Bokashi Bins: the Whats, Hows and Whys

Inspired by watching Dive! last week, and thinking about reducing the food waste I send to landfill, I’ve decided to revisit the bokashi bin. We give most of our food scraps to our worm farm, but there are some things that worms just don’t like (onion skins and lemon peels, for example) and these end up in the rubbish bin.

When I attempted my first Zero Waste Week in June I used a Bokashi bin to process my food waste to avoid sending it to landfill. Having completed a full cycle with this system, I thought I’d explain what they are, how they work and how I found using one.

The Bokashi Bin: What Is It?

Bokashi bins are home composting systems that are designed to be used indoors.  (Technically, they aren’t composting, but fermenting.)The bokashi system comprises two parts: a bucket with a sealable lid and a tap, and also bokashi mix, which are fermented grains (such as wheat bran and rice husks) that contain microorganisms. There is a tray inside the bucket to separate the liquid leachate that drains off with the sold waste.

Removable tray inside the bokashi bin.

Removable tray inside the bokashi bin.

Bokashi Bins: How Do They Work?

Bokashi bins work by fermenting food, and need anaerobic conditions (no oxygen). The bokashi bin has a tightly fitting lid to seal the waste. (This differs from composting which requires oxygen). Food waste is placed in the bucket, the fermented grains are sprinkled on top, everything is compacted down and the lid is sealed. Because the food isn’t decomposing, there’s no terrible rotting food smell (although it’s not odourless), and it doesn’t attract pests. When the lid is on, there is no smell at all.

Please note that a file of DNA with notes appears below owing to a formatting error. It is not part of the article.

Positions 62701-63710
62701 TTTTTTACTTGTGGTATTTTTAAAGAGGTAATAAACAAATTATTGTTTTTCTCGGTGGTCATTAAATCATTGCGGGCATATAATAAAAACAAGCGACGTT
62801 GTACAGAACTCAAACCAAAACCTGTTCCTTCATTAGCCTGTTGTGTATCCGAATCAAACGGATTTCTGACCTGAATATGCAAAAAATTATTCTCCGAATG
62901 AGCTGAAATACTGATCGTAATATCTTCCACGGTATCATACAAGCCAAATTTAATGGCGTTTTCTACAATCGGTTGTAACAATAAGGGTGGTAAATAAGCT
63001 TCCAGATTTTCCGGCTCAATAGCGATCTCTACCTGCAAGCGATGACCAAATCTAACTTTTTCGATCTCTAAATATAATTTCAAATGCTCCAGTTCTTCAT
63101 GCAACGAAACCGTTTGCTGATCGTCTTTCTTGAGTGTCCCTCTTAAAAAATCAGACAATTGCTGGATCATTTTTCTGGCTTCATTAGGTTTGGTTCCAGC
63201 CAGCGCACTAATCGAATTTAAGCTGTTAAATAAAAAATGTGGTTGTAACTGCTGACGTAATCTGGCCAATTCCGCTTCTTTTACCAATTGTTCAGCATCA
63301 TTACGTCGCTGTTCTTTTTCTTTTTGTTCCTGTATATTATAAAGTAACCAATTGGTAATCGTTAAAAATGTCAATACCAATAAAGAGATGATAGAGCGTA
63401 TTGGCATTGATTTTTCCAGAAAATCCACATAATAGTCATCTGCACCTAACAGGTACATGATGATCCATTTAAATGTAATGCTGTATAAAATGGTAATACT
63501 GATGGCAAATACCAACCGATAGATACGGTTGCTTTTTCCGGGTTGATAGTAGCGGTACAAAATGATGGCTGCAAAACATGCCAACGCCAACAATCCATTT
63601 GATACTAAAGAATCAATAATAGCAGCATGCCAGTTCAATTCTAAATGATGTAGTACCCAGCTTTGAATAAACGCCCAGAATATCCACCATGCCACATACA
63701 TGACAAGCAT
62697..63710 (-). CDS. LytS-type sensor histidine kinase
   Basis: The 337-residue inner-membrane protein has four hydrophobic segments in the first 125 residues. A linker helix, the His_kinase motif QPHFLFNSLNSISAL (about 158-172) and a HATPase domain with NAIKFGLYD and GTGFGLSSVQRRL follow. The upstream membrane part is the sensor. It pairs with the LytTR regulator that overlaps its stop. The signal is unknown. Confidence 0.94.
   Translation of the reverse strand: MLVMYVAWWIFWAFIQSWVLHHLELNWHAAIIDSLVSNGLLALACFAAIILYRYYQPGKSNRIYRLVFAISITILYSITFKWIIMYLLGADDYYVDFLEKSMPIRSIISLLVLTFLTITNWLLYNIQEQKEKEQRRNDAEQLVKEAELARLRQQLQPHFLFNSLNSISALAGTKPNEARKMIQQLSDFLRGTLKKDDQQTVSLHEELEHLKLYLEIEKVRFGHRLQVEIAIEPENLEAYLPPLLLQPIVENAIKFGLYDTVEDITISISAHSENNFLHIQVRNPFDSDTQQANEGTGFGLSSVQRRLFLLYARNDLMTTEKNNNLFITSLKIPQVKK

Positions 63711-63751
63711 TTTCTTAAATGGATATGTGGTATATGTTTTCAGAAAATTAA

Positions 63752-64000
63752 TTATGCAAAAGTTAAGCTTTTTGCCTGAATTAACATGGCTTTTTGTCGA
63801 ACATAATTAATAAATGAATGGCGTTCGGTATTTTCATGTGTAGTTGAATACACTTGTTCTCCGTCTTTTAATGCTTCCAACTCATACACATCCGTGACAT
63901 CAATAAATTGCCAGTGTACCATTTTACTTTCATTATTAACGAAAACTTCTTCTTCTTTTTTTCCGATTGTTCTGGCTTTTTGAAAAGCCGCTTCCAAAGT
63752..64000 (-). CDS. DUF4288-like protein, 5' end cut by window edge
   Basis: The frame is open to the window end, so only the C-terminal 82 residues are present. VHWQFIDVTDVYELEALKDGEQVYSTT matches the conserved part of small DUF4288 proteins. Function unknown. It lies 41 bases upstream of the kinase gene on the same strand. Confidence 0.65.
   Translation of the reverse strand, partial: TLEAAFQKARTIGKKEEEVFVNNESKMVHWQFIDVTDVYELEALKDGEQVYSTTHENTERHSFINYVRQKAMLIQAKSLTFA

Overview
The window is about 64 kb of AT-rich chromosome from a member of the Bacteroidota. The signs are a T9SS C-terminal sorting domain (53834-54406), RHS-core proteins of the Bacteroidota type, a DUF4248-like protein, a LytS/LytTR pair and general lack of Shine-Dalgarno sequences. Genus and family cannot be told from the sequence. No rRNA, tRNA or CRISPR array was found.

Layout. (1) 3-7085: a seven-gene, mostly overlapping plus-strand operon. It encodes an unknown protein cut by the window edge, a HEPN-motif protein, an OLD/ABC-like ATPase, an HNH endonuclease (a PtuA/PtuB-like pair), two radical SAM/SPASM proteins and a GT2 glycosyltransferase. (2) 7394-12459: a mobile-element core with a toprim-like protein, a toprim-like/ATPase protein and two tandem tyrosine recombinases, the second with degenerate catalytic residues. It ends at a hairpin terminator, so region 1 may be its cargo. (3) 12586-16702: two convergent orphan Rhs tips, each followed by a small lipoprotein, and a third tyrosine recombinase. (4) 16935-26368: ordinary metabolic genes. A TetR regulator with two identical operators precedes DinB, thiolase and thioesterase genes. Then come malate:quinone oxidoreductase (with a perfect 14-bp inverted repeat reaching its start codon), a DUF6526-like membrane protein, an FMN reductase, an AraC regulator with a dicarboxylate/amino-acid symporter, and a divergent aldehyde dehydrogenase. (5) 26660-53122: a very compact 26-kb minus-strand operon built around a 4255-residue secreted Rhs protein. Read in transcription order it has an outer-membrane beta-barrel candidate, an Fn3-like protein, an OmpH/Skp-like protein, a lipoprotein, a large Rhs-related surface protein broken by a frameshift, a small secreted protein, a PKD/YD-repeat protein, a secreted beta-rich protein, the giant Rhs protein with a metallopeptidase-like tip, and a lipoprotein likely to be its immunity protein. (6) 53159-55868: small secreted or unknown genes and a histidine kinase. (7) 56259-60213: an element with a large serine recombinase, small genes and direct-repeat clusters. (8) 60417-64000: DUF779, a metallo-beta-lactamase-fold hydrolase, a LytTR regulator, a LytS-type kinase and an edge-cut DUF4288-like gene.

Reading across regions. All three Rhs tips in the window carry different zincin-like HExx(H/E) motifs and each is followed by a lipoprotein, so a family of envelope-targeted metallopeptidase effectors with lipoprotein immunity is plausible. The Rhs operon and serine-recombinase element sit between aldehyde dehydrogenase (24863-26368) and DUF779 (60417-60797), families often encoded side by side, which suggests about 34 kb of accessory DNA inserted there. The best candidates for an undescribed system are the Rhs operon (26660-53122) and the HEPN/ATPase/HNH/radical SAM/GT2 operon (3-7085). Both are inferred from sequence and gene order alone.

Bokashi bins have a tap on the bottom that allows the excess liquid to be drained off. A surprising volume of liquid is produced (how much exactly depends on the types of food you add to the bucket). Being very acidic, it’s not suitable to put on plants unless it’s heavily diluted, and even then it’s recommended that young roots are avoided as it will burn them. It does, however, make a great toilet and drain cleaner! No dilution is needed, you just pour it straight down.

Once the bin is full and the contents are fermented – usually after 4-6 weeks – the waste needs to be buried, or composted.

Bokashi Bins: Who Are They For?

Bokashi bins are touted as a great alternative for people who don’t have a garden and can’t compost their food waste. They are a fairly small and contained system suitable for indoors. They can deal with all types of food waste, including cooked food, meat bones, citrus peels/onion skins, egg shells and dairy – all things that you can’t put in compost or worm farms – so if you’re committed to zero waste, they are part of the solution.

The Bokashi Bin Review

I did not buy my bokashi bin – it was a gift from a friend who rescued it from a verge collection where it was destined for landfill. Conveniently, there was also a pack of bokashi grains with it. Bokashi bins are fairly easy to find second-hand, if you look in the right places!